Offline Dark Alchemist

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Re: Lidmotor's Penny circuit help needed.
« Reply #10 on: September 27, 2013, 11:22:37 PM »
Well, there you go then, this confirms what I said. Lowering this current value effectively moves the graph to the right, in other words raises the forward voltage.
Don't make a new model, just put 2 or 3 LEDs in series in your sim circuit, this will effectively raise the forward voltage. Think of it like raising the height of a dam. The blocking oscillator needs to have a voltage swing, and when your LED turns on and passes current this limits or clips the voltage level of the swing. If you put two in series you are raising the height of the "dam" so that the voltage swing when the dam overflows is greater, and contains more power.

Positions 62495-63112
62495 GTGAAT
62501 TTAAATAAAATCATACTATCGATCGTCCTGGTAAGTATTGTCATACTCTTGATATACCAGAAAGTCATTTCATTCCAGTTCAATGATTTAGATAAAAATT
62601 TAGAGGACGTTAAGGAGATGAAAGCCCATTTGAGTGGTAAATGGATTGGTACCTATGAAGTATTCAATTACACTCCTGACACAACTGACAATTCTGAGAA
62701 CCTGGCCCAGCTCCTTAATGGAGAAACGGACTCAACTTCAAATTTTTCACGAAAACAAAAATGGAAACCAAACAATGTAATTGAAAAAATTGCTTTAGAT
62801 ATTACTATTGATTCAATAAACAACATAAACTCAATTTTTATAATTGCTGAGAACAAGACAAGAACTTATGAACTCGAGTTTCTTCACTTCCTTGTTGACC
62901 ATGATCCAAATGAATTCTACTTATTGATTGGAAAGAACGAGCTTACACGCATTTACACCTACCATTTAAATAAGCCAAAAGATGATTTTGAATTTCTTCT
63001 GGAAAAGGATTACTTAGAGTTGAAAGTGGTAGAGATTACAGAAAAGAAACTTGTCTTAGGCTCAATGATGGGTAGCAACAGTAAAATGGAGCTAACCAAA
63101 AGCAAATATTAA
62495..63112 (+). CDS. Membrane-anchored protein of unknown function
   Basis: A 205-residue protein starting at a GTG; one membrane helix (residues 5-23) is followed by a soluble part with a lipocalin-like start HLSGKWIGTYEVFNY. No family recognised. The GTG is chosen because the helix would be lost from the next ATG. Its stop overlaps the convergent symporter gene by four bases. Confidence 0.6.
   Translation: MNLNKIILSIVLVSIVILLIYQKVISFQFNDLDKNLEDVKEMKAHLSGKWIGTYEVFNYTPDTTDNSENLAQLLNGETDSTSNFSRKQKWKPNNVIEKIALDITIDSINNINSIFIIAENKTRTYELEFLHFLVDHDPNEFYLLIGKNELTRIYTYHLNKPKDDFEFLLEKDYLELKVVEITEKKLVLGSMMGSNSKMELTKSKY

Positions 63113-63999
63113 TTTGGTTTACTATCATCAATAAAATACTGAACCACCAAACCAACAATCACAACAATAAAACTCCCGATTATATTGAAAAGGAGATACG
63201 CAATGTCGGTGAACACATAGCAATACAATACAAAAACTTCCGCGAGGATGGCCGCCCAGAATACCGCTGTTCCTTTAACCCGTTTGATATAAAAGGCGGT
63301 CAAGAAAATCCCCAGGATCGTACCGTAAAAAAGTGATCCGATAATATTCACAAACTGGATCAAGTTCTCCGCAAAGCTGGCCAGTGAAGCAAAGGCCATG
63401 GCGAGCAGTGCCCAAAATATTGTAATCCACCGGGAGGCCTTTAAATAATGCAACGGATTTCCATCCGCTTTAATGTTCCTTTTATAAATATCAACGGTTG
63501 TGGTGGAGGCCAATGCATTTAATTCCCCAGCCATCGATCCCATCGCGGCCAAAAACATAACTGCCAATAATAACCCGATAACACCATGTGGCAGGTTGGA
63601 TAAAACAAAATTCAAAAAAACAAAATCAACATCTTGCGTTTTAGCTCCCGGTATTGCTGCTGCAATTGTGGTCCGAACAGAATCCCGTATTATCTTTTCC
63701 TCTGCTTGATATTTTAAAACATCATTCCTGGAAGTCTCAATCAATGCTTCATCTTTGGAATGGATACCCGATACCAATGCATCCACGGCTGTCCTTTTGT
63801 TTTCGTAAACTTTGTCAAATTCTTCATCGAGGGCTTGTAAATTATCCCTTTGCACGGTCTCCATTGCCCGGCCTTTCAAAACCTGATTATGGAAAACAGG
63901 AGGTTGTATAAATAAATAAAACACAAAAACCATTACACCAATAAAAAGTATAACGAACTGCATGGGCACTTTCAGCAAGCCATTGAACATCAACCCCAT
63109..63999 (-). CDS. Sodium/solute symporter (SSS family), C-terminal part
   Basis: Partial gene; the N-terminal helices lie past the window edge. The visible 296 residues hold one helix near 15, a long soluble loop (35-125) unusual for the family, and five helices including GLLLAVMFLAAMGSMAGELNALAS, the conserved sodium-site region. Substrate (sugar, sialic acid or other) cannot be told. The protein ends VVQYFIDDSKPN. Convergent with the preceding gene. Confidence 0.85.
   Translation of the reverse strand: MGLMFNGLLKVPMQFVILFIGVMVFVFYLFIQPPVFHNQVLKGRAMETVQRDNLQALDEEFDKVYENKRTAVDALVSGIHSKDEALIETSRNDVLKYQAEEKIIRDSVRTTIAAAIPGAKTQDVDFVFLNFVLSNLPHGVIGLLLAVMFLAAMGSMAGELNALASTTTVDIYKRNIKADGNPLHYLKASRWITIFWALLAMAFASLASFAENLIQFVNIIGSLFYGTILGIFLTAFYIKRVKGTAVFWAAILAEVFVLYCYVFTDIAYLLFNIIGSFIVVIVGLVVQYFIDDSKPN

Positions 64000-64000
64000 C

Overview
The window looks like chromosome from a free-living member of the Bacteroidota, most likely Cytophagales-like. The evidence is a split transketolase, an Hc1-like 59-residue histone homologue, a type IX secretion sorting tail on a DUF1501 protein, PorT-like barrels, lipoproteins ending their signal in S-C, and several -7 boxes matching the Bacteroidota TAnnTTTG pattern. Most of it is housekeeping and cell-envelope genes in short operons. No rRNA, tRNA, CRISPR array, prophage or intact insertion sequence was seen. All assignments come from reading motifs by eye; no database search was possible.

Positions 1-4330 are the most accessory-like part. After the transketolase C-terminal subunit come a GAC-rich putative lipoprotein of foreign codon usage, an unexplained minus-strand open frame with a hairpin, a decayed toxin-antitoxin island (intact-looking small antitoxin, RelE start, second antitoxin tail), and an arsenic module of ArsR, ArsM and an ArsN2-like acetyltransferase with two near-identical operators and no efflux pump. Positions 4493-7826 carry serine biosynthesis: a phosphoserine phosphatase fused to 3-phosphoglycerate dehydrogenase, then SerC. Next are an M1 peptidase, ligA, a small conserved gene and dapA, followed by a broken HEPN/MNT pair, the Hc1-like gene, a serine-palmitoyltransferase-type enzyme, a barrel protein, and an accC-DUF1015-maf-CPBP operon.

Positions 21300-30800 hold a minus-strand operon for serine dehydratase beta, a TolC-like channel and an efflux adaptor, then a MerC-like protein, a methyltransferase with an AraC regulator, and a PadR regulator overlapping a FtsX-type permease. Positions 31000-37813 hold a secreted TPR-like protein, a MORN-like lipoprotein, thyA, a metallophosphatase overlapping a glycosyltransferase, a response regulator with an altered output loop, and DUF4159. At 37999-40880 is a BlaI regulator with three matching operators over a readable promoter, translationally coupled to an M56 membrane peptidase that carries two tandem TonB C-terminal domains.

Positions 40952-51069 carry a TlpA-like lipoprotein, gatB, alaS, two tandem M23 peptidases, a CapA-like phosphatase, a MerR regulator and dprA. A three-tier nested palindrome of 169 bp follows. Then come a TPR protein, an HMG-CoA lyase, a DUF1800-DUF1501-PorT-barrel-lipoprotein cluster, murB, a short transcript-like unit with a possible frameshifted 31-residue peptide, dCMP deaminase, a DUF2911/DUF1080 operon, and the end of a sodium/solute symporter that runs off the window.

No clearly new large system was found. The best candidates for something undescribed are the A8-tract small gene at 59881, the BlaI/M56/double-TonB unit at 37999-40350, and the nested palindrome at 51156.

Am I only looking to see if it lights all of them up?  I was hoping to put a 300ma and/or a 700ma bright white LED in the real circuit but I need it to simulate that first.

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Re: Lidmotor's Penny circuit help needed.
« Reply #10 on: September 27, 2013, 11:22:37 PM »
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Offline Dark Alchemist

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Re: Lidmotor's Penny circuit help needed.
« Reply #11 on: September 28, 2013, 12:02:32 AM »

Offline Dark Alchemist

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Re: Lidmotor's Penny circuit help needed.
« Reply #12 on: September 28, 2013, 12:53:02 AM »
I am up to 4 LED and 670pF.

Offline TinselKoala

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Re: Lidmotor's Penny circuit help needed.
« Reply #13 on: September 28, 2013, 03:39:13 AM »
Good for you. Now you are making higher voltages with your circuit, and you should be seeing more total light output.

I can't quite make out the scope trace in the video. It looks to me like your timebase is set to 1 millisecond per division, is that right?